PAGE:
Converts to the real: Catholicism and the making of continental philosophy

In the middle decades of the twentieth century phenomenology grew from a local philosophy in a few German towns into a movement that spanned Europe. In Converts to the Real, Edward Baring uncovers an unexpected force behind this prodigious growth: Catholicism. Participating in a tightly-knit transna...

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Bibliographic Details
Main Author: Baring, Edward 1980-
Format: Print Book
Language:English
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Published: Cambridge, Massachusetts London, England Harvard University Press 2019
Standardized Subjects / Keyword chains:B Europe / Phenomenology / Reception / Neo-Scholasticism / Christian philosophy / History 1900-1950
Further subjects:B Catholics Europe Intellectual life 20th century
B Phenomenology
B Philosophy and religion Europe History 20th century
B Phenomenological theology
Online Access: Table of Contents
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Summary:In the middle decades of the twentieth century phenomenology grew from a local philosophy in a few German towns into a movement that spanned Europe. In Converts to the Real, Edward Baring uncovers an unexpected force behind this prodigious growth: Catholicism. Participating in a tightly-knit transnational community, Catholics helped shuttle ideas between national traditions that were otherwise inward-looking and parochial. In the first half of the twentieth century, they wrote many of the first articles and books introducing phenomenological ideas to new contexts. They even organized the rescue of Edmund Husserl's manuscripts out of Nazi Germany in 1938. But the Catholic fascination with phenomenology was intermixed with a profound anxiety. Catholics worried that phenomenological ideas might prove dangerous to the faith, a possibility exemplified by the intellectual trajectory of Martin Heidegger, whose movement away from the Church was facilitated by his reading of Husserl. Converts to the Real uncovers a surprising genealogy for post-war European thought, with important implications for our understanding of the process of secularization and for the set of schools and ideas we now call "continental philosophy."--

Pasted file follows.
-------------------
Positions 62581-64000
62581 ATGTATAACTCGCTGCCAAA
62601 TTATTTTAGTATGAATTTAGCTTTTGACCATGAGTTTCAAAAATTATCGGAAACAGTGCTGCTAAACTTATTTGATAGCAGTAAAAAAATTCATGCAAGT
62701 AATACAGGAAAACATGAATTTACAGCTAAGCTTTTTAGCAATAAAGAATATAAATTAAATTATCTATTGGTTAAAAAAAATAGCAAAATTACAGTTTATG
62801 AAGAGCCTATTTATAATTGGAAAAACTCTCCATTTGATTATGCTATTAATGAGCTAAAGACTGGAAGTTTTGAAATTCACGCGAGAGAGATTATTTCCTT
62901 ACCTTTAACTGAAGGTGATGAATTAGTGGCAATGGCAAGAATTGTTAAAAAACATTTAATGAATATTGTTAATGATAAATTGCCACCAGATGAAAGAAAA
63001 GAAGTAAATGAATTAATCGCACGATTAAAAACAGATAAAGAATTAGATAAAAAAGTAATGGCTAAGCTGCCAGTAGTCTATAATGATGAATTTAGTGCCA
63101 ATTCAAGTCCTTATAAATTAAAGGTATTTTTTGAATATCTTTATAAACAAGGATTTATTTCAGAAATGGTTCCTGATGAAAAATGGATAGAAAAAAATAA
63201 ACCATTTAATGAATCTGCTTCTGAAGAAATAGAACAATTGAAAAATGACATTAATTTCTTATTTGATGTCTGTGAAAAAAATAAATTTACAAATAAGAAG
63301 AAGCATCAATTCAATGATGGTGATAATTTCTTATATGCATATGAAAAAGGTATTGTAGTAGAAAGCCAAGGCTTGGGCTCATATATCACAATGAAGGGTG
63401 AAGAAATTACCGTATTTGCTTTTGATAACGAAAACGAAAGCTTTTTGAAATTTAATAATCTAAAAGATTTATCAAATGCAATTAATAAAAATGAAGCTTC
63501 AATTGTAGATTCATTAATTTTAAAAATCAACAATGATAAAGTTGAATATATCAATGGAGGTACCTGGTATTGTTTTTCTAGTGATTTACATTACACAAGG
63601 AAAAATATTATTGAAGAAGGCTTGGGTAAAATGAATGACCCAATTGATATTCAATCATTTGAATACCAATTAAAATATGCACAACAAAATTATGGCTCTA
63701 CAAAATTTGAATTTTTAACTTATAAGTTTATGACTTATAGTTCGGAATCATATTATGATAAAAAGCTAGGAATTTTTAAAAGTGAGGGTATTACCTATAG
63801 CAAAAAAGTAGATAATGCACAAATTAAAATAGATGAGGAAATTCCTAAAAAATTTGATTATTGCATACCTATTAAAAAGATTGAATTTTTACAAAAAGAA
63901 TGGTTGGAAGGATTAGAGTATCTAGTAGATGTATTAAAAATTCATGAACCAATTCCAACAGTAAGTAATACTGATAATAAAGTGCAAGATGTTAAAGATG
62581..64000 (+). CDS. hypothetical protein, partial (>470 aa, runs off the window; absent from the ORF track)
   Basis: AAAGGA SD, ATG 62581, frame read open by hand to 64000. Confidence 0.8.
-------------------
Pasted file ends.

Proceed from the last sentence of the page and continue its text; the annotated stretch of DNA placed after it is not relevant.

Item Description:Includes bibliographical references and index
ISBN:067498837X